Posts Tagged ‘Russell, Sheila MacKay’

a lamp is heavy sheila mackay russell 001A Lamp is Heavy by Sheila MacKay Russell ~ 1950. This edition: J.B. Lippincott, 1950. Hardcover. 256 pages.

My rating: 5/10.

This one just sneaks (on quiet rubber soles, perhaps?) into the “keeper” pile. It did have its moments, though it was mostly just a milder North American version of the stellar Monica Dickens life-as-a-British-nursing-student classic, One Pair of Feet.

Here’s a bit of trivia I discovered while trolling about for a bit of background info on author Sheila MacKay Russell. According to writer Julia Hallam in Nursing the Image: Media, Culture and Professional Identity, a critical examination of nursing as portrayed in popular culture, A Lamp is Heavy was adapted into a movie titled The Feminine Touch in 1956, with the setting changed to England from North America – I originally had said “The United States” here, but it turns out that the author is from Alberta and likely based it on her experiences nursing in Edmonton – and – much to my surprise! – with Monica Dickens herself contributing as a screenwriter.

I can see how A Lamp is Heavy would transfer well to film; it is equally as concerned with a romance between the main character, nursing student Sue Bates, and a handsome young intern, Doctor Alcott, as it is with the events of hospital life.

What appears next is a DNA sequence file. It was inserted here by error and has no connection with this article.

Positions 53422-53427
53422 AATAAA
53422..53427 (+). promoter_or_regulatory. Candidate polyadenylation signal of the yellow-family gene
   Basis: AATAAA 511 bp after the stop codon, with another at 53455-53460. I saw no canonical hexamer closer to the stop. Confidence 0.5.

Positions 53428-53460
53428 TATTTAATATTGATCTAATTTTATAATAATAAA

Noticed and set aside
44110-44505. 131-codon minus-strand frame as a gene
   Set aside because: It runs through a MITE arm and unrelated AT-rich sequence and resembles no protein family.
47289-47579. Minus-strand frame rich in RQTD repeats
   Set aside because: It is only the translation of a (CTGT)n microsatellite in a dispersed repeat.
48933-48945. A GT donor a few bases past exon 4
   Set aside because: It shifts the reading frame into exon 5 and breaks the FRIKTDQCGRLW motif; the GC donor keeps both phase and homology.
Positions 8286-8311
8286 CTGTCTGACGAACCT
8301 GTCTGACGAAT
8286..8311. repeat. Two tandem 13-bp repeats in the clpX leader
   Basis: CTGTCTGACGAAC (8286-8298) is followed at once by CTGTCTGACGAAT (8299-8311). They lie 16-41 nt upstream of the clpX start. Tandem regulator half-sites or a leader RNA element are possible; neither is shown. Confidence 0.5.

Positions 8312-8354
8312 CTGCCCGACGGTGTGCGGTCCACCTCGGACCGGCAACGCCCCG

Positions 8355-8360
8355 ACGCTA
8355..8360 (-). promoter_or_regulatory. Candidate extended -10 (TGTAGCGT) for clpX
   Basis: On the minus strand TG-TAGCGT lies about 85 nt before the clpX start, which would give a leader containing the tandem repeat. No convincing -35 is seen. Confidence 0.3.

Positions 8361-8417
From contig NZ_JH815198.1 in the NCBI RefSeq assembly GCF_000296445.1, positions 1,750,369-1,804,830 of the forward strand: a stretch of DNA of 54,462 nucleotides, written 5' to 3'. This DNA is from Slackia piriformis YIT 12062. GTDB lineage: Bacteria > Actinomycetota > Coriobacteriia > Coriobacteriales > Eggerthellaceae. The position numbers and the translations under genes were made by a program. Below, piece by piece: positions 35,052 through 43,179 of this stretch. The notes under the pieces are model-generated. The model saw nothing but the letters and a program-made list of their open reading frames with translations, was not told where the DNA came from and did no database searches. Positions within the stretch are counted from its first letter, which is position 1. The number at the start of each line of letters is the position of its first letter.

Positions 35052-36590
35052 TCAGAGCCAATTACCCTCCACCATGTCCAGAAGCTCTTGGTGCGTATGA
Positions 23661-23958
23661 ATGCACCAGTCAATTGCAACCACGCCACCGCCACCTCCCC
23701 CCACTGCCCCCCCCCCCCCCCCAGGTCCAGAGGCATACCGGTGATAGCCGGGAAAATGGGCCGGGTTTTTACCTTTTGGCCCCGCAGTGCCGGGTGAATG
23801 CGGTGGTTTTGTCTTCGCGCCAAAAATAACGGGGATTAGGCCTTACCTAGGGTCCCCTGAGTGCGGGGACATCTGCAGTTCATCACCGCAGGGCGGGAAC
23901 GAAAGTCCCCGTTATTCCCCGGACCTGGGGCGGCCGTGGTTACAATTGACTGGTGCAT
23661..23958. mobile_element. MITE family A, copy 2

But I’m getting a bit ahead of myself here. I’ll let the author speak for herself. Though the main character in the novel is named pseudonymously “Sue Bates”, she is based strongly on the author’s own experiences; the book is strongly autobiographical, though details have been changed to obscure the people and places it is based upon.

It was my long-standing and persistent longing to be a nurse … [and this] impelled me to take the most portentous step in my life, in spite of the discouragement heaped upon me by all and sundry of my friends, including my mother. Mother, in her own way, was a realist. Nurses in her mind were synonymous with fallen arches, varicose veins, questionable language and backaches, and only the fact that she discovered, quite by accident, that Florence Nightingale was a lady of cultured family tended to reconcile her to what seemed to her to be my unnecessarily earthy inclinations.. She wasn’t really reconciled until the day came when she could comfort herself with the possibility of my salvaging a doctor husband out of the fiasco. She even kept all of my relatives in a similar state of doubt. This included my father. Where I was concerned, he reflected Mother’s attitudes as faithfully as a full-length mirror, and as I was an only child, he insisted on having a serious talk with the Mayor of the town before I was allowed to set foot on hospital soil. What he expected to get, or what he did get, from the Mayor, I don’t know, but he seemed happier. He came home and said that the board members of the city hospital were all Chamber of Commerce men, and perhaps I would be safe enough if I trained there.